Press "Enter" to skip to content

Jefferson County OH Taxpayers Ask About Cancelling EGCC Tax

 With last week’s announcement that Eastern Gateway Community College in Steubenville, OH will be “pausing” enrollment for the foreseeable future, Jefferson County taxpayers are beginning to take stock of what the school’s imminent closure means. First and foremost, they’re wondering what happens to EGCC’s current tax levy, which has been approved through 2026.

For some residents and local officials, there are more questions than answers about what happens next because publicly funded community colleges don’t crash and burn often enough to warrant having a lot of established procedures in place. But Jefferson County taxpayers will be left holding the bag.

Jefferson County donated the land and passed the tax assessment to build what was then called Jefferson Community College. Even today, Jefferson County residents pay the only tax levy for the college, even though there is a campus 70 miles north in Youngstown in Mahoning County. That means Jefferson County residents have an ownership stake in EGCC.

This situation also shines a light on the lack of local authority that Jefferson County residents have over the millions of dollars they have invested in EGCC over the years. The residents don’t get to elect the EGCC trustees; instead, the Ohio Governor appoints them. EGCC’s trustees aren’t accountable to the residents of Jefferson County; they’re (at least in theory) accountable to the Governor, who has yet to hold them accountable for what’s happened.

Nor does it appear as though the State will take responsibility for making Jefferson County residents whole. Instead, it seems as though the Governor and the Ohio Department of Higher Education have opted for the much more expedient “merger” with Youngstown State University, which is somehow planning to swallow at least some of EGCC’s newly disfranchised students.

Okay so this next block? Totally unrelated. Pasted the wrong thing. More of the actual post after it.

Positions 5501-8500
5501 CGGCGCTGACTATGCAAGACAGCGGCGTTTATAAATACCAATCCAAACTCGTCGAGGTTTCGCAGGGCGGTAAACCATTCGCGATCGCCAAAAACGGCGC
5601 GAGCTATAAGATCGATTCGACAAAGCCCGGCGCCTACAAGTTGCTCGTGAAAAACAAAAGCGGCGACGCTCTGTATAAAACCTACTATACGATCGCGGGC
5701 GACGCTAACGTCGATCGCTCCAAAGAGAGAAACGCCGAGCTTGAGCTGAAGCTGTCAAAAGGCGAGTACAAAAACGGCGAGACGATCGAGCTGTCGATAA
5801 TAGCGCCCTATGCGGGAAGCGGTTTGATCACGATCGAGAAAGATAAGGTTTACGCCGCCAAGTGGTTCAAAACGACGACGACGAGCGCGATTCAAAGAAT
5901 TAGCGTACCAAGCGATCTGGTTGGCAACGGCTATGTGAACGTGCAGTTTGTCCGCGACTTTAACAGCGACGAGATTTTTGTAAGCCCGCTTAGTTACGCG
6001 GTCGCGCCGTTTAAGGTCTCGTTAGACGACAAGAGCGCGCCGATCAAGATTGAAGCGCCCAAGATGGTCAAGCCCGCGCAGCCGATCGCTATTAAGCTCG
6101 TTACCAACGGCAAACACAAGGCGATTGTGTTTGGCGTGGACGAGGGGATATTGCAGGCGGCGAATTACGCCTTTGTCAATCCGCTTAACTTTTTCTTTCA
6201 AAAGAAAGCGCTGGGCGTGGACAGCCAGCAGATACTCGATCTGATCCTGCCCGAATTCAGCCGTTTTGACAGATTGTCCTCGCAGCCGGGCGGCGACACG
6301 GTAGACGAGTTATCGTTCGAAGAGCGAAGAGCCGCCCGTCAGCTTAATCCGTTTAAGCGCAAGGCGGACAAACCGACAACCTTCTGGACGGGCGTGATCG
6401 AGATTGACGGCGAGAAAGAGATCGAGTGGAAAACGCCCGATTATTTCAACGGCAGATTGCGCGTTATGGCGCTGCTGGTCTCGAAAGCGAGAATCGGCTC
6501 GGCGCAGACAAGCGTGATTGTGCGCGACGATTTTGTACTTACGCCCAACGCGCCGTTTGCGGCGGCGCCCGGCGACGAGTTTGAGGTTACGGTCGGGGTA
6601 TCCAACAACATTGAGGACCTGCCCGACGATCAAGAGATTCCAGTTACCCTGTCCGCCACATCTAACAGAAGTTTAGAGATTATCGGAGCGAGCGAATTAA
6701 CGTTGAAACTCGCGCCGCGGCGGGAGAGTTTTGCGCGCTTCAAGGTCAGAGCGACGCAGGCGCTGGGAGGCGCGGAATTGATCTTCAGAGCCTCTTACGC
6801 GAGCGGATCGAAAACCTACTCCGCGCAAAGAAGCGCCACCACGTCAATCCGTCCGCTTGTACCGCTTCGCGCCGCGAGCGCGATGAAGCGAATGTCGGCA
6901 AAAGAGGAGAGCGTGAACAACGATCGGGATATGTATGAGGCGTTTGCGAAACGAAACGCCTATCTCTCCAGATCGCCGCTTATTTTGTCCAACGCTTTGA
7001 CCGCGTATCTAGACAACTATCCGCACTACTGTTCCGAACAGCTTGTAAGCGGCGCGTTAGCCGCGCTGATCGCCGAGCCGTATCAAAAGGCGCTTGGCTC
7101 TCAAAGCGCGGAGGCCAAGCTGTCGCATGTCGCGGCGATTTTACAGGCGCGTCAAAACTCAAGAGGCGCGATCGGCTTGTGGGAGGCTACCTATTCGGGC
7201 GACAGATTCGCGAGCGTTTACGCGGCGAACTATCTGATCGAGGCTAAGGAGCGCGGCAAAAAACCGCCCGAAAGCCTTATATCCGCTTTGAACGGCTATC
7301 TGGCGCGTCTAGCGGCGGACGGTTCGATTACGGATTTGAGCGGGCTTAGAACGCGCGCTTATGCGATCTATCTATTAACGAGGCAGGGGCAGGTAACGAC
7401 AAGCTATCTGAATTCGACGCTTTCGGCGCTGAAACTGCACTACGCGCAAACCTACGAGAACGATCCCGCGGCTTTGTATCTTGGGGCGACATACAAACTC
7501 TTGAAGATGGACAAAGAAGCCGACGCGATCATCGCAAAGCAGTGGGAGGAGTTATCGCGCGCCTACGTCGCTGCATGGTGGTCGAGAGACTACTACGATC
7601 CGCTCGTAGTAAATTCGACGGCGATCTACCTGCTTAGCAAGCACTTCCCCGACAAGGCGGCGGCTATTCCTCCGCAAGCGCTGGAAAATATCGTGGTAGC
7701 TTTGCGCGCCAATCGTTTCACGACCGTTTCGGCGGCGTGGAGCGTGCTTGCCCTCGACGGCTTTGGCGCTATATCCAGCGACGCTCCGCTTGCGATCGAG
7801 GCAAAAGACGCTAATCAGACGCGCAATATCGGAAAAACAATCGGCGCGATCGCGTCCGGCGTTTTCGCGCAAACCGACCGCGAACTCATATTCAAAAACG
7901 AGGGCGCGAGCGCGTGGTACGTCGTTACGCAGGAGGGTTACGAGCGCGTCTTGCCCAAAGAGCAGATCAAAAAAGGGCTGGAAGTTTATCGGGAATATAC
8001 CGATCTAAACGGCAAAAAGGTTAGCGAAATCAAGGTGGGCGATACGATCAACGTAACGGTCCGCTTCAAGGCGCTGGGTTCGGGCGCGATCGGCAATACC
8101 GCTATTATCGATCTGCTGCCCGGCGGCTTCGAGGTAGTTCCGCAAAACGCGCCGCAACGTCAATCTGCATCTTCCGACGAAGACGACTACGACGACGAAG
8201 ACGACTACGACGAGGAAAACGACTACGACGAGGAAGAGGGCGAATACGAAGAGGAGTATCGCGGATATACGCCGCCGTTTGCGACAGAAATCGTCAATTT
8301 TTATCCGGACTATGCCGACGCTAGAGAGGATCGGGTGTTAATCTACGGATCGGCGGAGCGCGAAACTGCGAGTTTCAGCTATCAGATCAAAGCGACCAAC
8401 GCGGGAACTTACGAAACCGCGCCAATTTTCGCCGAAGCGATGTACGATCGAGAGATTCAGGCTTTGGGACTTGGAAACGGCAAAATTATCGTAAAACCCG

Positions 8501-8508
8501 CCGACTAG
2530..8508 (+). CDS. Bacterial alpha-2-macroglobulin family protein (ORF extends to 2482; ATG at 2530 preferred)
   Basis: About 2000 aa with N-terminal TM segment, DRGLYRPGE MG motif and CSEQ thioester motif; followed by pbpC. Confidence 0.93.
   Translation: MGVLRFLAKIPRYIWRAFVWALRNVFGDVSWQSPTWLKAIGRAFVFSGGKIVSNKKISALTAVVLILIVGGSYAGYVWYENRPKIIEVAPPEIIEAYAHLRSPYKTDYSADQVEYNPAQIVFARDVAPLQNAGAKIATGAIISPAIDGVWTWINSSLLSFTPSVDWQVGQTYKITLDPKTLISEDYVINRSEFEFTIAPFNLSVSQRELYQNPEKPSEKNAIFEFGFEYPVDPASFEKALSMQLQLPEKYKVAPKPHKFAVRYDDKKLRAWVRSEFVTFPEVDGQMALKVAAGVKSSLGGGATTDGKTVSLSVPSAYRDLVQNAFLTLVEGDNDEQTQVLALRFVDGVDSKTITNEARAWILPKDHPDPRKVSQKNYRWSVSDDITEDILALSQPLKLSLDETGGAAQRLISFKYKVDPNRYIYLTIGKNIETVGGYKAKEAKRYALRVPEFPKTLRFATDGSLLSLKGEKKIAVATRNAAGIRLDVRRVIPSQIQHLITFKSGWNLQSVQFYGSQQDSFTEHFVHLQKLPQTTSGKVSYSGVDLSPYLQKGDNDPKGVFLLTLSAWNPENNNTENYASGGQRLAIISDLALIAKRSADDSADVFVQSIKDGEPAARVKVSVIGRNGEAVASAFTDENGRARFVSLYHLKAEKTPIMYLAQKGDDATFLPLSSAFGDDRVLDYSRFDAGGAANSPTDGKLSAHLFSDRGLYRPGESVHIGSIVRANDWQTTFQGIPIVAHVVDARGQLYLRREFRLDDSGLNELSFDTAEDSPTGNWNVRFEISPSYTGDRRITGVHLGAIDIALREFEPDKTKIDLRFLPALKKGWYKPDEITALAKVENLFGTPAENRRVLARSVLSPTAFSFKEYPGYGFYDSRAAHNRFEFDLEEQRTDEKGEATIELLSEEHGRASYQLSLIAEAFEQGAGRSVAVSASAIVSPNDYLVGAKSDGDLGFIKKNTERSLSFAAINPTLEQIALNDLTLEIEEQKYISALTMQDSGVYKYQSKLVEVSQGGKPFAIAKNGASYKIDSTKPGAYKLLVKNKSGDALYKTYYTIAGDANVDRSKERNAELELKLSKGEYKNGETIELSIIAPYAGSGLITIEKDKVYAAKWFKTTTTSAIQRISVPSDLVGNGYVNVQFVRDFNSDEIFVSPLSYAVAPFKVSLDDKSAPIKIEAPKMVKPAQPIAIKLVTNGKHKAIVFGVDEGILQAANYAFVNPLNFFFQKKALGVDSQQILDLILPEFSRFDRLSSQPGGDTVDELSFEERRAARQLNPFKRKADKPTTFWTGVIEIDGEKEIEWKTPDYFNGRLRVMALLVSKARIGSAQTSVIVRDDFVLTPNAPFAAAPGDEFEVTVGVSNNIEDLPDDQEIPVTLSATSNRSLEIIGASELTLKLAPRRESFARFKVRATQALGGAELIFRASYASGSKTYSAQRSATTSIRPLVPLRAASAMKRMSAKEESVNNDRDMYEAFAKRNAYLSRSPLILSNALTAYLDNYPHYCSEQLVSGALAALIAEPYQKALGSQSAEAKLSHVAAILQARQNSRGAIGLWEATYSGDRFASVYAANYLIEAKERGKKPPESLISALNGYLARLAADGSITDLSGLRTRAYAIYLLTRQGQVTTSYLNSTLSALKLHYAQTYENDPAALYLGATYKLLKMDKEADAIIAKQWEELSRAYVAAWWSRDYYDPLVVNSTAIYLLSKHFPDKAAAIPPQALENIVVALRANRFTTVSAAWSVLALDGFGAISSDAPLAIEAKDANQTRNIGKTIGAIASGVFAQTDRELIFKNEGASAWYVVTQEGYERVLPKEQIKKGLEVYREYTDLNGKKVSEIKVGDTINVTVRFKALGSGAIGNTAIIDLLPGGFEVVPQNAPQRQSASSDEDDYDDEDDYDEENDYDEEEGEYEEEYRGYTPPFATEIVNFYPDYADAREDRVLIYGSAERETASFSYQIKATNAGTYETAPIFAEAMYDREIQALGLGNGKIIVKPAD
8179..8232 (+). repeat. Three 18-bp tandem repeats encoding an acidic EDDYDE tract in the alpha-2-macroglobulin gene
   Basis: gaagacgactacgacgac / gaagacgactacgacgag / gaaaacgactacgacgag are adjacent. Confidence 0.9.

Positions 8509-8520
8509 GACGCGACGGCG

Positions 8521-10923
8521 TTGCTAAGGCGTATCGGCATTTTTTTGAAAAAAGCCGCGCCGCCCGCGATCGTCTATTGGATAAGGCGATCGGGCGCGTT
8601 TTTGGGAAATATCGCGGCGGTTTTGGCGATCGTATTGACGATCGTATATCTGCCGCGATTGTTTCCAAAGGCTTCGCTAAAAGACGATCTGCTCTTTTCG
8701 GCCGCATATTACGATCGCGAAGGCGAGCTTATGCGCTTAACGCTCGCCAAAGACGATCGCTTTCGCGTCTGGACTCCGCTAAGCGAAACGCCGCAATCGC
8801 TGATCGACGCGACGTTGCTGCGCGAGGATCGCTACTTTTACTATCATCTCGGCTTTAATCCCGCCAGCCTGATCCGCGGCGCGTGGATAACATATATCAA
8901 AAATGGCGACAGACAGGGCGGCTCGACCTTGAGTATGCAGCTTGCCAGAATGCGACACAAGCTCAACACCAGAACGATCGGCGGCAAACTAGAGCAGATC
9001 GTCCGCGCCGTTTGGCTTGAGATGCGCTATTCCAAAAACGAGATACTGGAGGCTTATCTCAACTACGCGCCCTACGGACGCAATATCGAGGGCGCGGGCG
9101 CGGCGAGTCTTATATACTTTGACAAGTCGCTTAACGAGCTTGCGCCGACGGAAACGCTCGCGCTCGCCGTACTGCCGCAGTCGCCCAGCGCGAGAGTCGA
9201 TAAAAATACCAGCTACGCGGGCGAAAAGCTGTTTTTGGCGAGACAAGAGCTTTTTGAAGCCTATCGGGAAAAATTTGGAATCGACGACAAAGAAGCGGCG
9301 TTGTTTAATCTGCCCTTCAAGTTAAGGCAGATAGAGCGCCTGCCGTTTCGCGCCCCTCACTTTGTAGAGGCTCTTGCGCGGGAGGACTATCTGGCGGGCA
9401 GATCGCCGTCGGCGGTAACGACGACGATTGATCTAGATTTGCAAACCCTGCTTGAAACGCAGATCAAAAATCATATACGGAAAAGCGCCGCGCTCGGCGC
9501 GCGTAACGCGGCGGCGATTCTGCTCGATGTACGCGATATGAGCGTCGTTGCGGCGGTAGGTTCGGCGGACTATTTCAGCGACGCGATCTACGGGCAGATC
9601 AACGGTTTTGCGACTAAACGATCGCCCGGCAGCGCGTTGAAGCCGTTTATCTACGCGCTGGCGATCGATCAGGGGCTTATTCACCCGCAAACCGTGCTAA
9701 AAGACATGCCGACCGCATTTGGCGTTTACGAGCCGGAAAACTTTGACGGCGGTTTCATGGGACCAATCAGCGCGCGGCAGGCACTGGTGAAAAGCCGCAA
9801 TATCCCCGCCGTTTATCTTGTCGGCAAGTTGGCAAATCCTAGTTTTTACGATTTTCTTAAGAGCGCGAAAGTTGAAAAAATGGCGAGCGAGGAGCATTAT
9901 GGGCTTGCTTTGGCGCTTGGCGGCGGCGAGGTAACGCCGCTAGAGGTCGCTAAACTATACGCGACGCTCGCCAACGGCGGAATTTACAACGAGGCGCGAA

Tax funding should provide some control, but usually doesn’t

Jefferson County residents have provided tax funding to EGCC for nearly 60 years. That’s a lot of investment to have to walk away from. But the questions regarding the future of the EGCC millage are legitimate. Why should the residents continue to pay for something they’re no longer getting?

That’s a great question for every taxpayer to ask. WCC, for example, is into the residents of Washtenaw County for four different millages – two of which are permanent. What are the residents of Washtenaw County getting for their INSANELY generous support of WCC? To put some perspective on this, Jefferson County OH residents collectively pay about $1.3M for EGCC. Washtenaw County residents pay more than $70M for WCC.
Unfortunately (for us), the Trustees have signed off on a plan to subsidize the tuition of out-of-district and out-of-state students by way of deep discounts on online tuition. They don’t extend that same break to Washtenaw County students, though. In fact, Washtenaw County students pay a premium to take online courses.

Washtenaw County residents need to ask themselves whether they are comfortable funding discounted tuition to out-of-district and out-of-state students. Then they should ask the WCC Trustees why we’re paying for non-residents to attend our community college? Is it really our responsibility to educate everyone and anyone, regardless of where they live? What benefit do we get out of this strategy? More importantly, how much is this costing us to be so generous?

Photo Credit: Martha Soukup , via Flickr